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Thor: Love and Thunder Non-Spoiler Review | Portman is Worthy in Mighty MCU Return



The MCU has become such a well-oiled machine that it can appear to forget to just have fun every once in a while. Between Ms. Marvel and now Thor: Love and Thunder, the fun that has been missing has returned just in time to save a franchise that was looking like it was on the verge of becoming monotonous with an entry filled with 80s Guns an’ Roses hits and 80s fantasy vibes along with the long-awaited return of Natalie Portman as Jane Foster, a call that would’ve sounded crazy five years ago after Portman lethargically read her lines in The Dark World. Waititi continues to be king and has flipped one of the worst MCU franchises into arguably the strongest with his last two efforts. Love and Thunder may feel inconsequential in the grand scope of the MCU, but it’s another step in a journey that feels far from over for both of our Thors.

The cold open of Love and Thunder begins with Christian Bale’s Gorr the God Butcher and his backstory. It’s a bit of a rocky start, to be honest. The film starts so abruptly with shots of the desert that I thought it was a logo for a production company in the same way Peter Griffin did in that one Family Guy bit. But when Gorr’s daughter dies in his arms and he, the disciple of a god, is scoffed at, he steals the magical sword. Gorr would proceed to slay every god in his path, hence the nickname. 

(L-R): Pom Klementieff as Mantis, Chris Pratt as Star-Lord/Peter Quill, and Chris Hemsworth as Thor in Marvel Studios’ THOR: LOVE AND THUNDER. Photo by Jasin Boland. ©Marvel Studios 2022. All Rights Reserved.

Meanwhile, the “Asguardians of the Galaxy” are embarking on “classic Thor adventures,” which consist of Thor (Chris Hemsworth) serving the “in case of emergency break glass” role as he twiddles his thumbs until someone tells him that they can’t win the war without him. Once someone does that, Thor will jump in to save the day, using Stormbreaker as a witch’s broom of sorts — just in time for the Hocus Pocus 2 announcement — and handily win the war; even if that comes at the price of destroying a planet’s landmark or two.

But temper those expectations. Love and Thunder is anything but a full blown “Asguardians of the Galaxy” film (as fun as it would be). Thor and the Guardians go their separate ways but not before they exchange some of the funniest banter in the film. And I know this is the result of Pratt’s quotes, but Peter Quill (Chris Pratt) talking about gods in the film is unintentionally funny. 

On earth, Jane Foster (Natalie Portman) learns she has stage four cancer. After some convincing from a returning Darcy Lewis (Kat Dennings) — which was met with (somewhat surprising) audible applause at the screening — Jane makes her way to New Asgard and becomes Mighty Thor. How exactly? Jane’s explanation in the film is something to the effect of, “I tried science, so I thought I’d try Asguardian magic.” Don’t hold me to that being 100% accurate, but it got the gist of it and it was a poor attempt at explaining the crux of a movie with a throwaway line of exposition.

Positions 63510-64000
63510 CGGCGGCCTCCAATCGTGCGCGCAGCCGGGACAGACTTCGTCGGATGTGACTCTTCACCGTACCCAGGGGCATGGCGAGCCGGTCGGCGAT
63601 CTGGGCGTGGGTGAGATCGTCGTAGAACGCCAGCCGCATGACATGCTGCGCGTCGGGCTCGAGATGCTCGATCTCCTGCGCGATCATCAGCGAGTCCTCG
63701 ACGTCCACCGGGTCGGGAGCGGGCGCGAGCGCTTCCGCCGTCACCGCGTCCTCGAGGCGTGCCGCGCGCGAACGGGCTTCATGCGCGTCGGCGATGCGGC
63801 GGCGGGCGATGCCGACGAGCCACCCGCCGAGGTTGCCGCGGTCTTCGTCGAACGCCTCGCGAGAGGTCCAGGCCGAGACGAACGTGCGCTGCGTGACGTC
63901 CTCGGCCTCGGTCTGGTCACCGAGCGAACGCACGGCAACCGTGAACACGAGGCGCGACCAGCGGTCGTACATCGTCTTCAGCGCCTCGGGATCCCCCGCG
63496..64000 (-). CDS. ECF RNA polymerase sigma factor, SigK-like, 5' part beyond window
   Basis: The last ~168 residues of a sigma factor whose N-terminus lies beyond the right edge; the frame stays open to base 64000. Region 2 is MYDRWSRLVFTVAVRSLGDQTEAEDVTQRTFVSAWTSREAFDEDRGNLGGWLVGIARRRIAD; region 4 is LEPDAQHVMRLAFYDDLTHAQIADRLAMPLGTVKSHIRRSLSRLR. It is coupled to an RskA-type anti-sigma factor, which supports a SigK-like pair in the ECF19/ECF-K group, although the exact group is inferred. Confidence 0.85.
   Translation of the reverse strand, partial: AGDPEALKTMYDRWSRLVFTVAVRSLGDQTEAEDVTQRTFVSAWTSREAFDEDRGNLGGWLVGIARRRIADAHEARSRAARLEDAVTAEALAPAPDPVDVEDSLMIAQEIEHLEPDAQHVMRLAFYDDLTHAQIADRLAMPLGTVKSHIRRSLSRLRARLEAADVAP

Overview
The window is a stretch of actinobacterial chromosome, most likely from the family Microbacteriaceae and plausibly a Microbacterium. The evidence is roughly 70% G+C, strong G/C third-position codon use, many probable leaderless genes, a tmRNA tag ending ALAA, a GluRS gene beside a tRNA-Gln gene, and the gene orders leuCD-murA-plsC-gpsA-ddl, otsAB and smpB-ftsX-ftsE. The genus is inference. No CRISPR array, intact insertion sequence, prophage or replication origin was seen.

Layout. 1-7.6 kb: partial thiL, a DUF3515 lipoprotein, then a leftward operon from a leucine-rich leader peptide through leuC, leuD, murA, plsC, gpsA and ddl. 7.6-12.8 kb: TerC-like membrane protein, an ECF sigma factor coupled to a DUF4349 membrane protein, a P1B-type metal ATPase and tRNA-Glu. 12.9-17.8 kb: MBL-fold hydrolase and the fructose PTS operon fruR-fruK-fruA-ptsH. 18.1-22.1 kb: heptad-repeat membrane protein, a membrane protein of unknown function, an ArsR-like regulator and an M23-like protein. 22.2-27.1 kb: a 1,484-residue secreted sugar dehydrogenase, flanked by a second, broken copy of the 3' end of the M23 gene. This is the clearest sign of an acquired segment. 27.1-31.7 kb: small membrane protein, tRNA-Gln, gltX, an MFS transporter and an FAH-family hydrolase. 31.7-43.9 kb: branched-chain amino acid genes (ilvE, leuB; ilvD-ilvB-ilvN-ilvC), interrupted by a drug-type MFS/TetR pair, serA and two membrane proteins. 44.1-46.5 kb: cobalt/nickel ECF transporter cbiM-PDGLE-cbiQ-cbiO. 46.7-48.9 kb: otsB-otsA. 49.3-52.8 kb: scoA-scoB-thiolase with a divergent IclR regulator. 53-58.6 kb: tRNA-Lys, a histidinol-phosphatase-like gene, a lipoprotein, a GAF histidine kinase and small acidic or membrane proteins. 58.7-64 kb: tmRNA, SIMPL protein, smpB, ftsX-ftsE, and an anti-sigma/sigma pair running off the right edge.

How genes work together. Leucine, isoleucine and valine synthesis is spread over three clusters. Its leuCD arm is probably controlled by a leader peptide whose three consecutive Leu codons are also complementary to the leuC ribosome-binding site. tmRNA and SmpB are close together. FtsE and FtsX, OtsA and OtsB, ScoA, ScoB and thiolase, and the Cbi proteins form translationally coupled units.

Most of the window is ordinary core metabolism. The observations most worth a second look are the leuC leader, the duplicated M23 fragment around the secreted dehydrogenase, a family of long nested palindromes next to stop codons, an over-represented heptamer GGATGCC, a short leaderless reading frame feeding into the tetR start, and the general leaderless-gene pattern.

I’m a big Natalie Portman fan because my father worked with her years ago, but bias aside, it was great to see her back as Jane Foster and get to wield Mjolnir. Let’s be clear, it’s not like she magically has Julie Delpy and Ethan Hawke-level chemistry with Hemsworth, but it’s night and day juxtaposed to their attempts at creating sparks with the flint from Survivor in Thor and The Dark World and doesn’t feature Portman visibly going through the motions. It’s also nice that Jane doesn’t lose the dorky scientist vibes as Mighty Thor and the character isn’t a complete overhaul as Thor was in Ragnarok (though it was much needed in his case).

(L-R): Tessa Thompson as Valkyrie and Natalie Portman as Mighty Thor in Marvel Studios’ THOR: LOVE AND THUNDER. Photo by Jasin Boland. ©Marvel Studios 2022. All Rights Reserved.

It’s also clear that Waititi either a.) didn’t like the “Fat Thor” arc or b.) didn’t want to deal with the backlash because Love and Thunder immediately backpedal on this while Thor does some bicycle pedaling to lose the beer belly. It’s unlikely that the way that this film handles it will cause any stir, but it was funny to see that Disney does indeed listen to some qualms with their films as they instantaneously have Thor looking more like himself from the very start.

Waititi has been one of the few filmmakers in the MCU to make their presence felt within their projects. Now, it’s fair to say that Love and Thunder follows a pretty standard MCU formula and structure, but from the music choices to the color palette (I don’t mean just the cool black and white sequences in the Shadow Realm), the film has a vibrancy that makes it pop. And yes, some of the CGI is as poor as it looks in the trailer, but it’s not as noticeable as the third act of Black Widow and can also be chalked up to the fact that the MCU churns out more projects than it can handle at times. 

(L-R): Director Taika Waititi as Korg and Chris Hemsworth as Thor on the set of Marvel Studios’ THOR: LOVE AND THUNDER. Photo by Jasin Boland. ©Marvel Studios 2022. All Rights Reserved.